London – Seven weeks after Britons voted for Brexit, mystery still surrounds the legal procedures especially that the current government have not done any step towards activating Article 50.
In addition, legal debate regarding the parliament’s vote on Article 50 with recent conflicting statements of the state and business officials addressing the possibility of changing the timetable of Brexit procedures.
Sunday Times reported that Britain’s exit from the European Union could be delayed at least until late 2019 because the government was too “chaotic” to start the two-year process early next year.
British Prime Minister Theresa May said that she is planning to activate Article 50 in 2017 to start the two-year negotiation process. But Sunday Times said that British government ministers have warned senior figures in the City of London, London’s financial district, that Article 50 could be triggered early in 2017 and thus delaying the final Brexit to 2019.
“Ministers are now thinking the trigger could be delayed until autumn 2017,” a source told the newspaper.
The source pointed out that: “They don’t have the infrastructure for the people they need to hire. They say they don’t even know the right questions to ask when they finally begin bargaining with Europe.”
Meanwhile, a U.K.’s minister, who spoke on condition of anonymity, said that elections in France and Germany could also push back the timing of Brexit.
Regarding that, 10 Downing Street spokeswoman said that the PM is currently in Switzerland on her vacation.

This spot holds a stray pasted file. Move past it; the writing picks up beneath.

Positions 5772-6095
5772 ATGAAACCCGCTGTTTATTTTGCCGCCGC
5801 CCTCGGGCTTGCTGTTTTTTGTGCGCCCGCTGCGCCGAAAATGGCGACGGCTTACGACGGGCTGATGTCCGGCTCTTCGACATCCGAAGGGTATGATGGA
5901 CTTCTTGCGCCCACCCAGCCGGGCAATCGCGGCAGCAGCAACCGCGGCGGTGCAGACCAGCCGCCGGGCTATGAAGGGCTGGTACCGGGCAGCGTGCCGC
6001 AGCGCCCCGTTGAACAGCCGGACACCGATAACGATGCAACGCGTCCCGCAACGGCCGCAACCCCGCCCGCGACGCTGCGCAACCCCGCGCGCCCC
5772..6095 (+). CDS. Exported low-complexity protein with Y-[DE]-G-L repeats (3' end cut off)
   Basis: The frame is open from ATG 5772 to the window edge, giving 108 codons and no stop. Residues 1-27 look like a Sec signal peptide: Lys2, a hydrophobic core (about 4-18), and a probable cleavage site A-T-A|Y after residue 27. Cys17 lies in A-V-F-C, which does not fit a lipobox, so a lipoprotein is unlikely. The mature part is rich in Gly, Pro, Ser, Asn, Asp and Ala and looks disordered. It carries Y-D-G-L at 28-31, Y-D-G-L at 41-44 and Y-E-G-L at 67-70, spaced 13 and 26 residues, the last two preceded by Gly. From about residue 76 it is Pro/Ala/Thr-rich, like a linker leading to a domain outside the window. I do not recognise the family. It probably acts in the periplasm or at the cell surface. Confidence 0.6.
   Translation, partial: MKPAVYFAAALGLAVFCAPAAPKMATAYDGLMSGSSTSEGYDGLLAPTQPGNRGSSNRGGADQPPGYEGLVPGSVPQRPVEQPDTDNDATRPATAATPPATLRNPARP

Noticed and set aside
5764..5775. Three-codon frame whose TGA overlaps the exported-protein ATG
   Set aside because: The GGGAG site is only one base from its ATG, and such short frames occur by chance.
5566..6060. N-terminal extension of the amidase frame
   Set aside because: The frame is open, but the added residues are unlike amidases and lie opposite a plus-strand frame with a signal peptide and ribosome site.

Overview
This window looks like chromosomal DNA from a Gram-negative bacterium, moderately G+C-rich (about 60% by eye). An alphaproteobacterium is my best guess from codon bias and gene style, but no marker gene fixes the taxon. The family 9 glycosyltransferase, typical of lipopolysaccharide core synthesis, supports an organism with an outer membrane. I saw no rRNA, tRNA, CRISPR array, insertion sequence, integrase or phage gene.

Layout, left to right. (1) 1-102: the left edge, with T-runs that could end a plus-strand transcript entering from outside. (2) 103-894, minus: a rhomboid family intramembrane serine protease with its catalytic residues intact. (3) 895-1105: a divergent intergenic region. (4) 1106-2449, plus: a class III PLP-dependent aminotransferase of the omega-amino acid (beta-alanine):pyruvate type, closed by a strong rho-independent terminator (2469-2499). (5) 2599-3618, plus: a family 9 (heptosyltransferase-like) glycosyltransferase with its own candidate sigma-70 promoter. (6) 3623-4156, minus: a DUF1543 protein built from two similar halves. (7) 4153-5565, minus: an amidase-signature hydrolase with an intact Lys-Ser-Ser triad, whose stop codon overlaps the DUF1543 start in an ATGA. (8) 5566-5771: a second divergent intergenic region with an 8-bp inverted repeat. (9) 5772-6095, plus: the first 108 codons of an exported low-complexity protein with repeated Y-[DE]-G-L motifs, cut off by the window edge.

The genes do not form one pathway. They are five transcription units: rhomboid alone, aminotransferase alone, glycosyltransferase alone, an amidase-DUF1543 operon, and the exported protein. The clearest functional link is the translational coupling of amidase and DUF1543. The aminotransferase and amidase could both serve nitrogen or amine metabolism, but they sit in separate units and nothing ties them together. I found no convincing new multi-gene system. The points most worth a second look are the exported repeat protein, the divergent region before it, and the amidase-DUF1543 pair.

“The Prime Minister has been clear that a top priority for this government is to deliver the decision of the British people to leave the EU and make a success of Brexit,” she added
Following the referendum on June 23, May formed a government to overlook the Brexit procedure following the former PM David Cameron. A new ministry has been formed under the name of Brexit Ministry with David Davis as minister.
Davis only hired half the staff he needs for the procedures which is estimated of 250 employees.
Sunday Telegraph revealed on Sunday there are feuds within May’s government between Minister of Foreign Affairs Boris Johnson and Minister of Trade Liam Fox.
The newspaper revealed an official letter sent from Fox in which he demands the Foreign Office be broken up.
Fox suggested that British trade with other countries would not “flourish” if responsibility for future policy remained with the Foreign Office.
The Foreign Minister firmly rejected Fox’s demands.